Even though Balogun Ibikunle did not want war, he himself could still not pass up the chance to destroy the might of Ijaye and make Ibadan the biggest military force in the region. Besides, Ibadan was a major ally of the Alaafin and the Alaafin had already declared war on Aare Kurunmi for his intransigence. Thirdly the other war chiefs who were already waiting for the chance to cut the Aare to size simply overruled the Balogun’s attempts to be the voice of reason and called him a coward. Balogun Ibikunle thus had no choice but to declare war on Ijaye. Initially, Balogun Ibikunle did not fight, instead, he sent Otun Balogun Ogunmola who was only too happy to oblige. However, the Egba who were perhaps wary of the threat Ibadan could pose if she defeated Ijaye and became the only superpower in the region decided to support Ijaye. Ibikunle had no option but to join in the battle to assist Ogunmola. So was the war started.
The Ibadan army camped at Ilora, 13 miles north of Ijaye, while the Ijaye forces camped at Olokemeji on the River Ogun. The Ijaye, Egba, Fulani and Ijebu forces set a blockade to cut Ibadan off from the supplies from the British in Lagos. Ibadan retaliated by blockading Ijaye from food supplies. The war raged for two years with both sides initially proving evenly matched however Ijaye began to wilt as their ammunition ran short and Food too ran short creating a famine in Ijaye. Also, the Egba wanted to fight but they were not prepared for a long military campaign against a military force as strong as the Ibadan army. The war cost them a lot of their men and at some point, they had no option but to pull out of supporting Ijaye. The war between Ibadan and Ijaye continued, and eventually, all the farms in Ijaye and surrounding areas came under the control of the Ibadan. So, starvation became very common among the Ijaye troops. The only source of food came from the Oke Ogun towns. Weapons and ammunition continued to come from Abeokuta. The Ibadan chiefs knew that as long as Ijaye could get supplies from these towns, Ijaye could not be taken. Balogun Ogunmola led the Ibadan troops to a town known as Iwawun. Here, the Ijayes suffered a great defeat. This was the battle that essentially ended the war. It was in that battle that Ogunmola captured and killed five of Kurunmi’s sons were killed including Arawole, his eldest surviving son. The news of Arawole’s death shocked many of the Ibadan chiefs and earned Ogunmola a reprimand from Ibikunle his principal because even though Kurunmi was their enemy, he was still a respected figure in Yorubaland. Ogunmola did not care as he had finally achieved the revenge he had plotted for more than ten years. Despairing at the loss of his heirs, Kurumi, regarded as one of the finest Yoruba warriors of all time, committed suicide. After Kurumi’s death, the Ibadan, in order to ensure that Ijaye will never challenge their authority again utter destroyed the city of Ijaye. Unlike other towns who are defeated and turn to vassal states, Ijaye was completely burnt to the ground. Like the city of Owu. Ijaye has never been settled again till date. All that is left of what was once a large city is a community of people who can mostly be found in Abeokuta and are generally scattered all over Yorubaland.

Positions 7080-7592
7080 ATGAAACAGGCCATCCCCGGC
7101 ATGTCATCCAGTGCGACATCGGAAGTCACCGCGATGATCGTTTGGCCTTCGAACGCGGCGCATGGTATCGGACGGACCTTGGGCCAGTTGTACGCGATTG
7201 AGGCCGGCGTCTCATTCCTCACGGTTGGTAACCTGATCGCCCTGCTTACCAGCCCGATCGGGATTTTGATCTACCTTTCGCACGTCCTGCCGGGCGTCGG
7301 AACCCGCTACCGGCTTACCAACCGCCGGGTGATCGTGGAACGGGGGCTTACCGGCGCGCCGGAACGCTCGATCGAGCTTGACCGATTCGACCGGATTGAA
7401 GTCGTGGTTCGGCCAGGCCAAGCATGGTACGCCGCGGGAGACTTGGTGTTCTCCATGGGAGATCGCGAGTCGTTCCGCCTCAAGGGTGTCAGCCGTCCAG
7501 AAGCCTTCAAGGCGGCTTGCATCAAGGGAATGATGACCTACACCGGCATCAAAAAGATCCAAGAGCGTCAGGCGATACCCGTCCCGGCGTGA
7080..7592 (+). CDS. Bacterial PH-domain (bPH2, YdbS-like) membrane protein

After the Ijaye war was settled, Ibadan became the superpower of the region, they conquered more towns in the Osun, Ondo and Ekiti regions. However, We cannot talk about the Ibadan wars of conquest without talking about the man that made it all possible, Balogun Ibikunle. His story will be told in the next edition.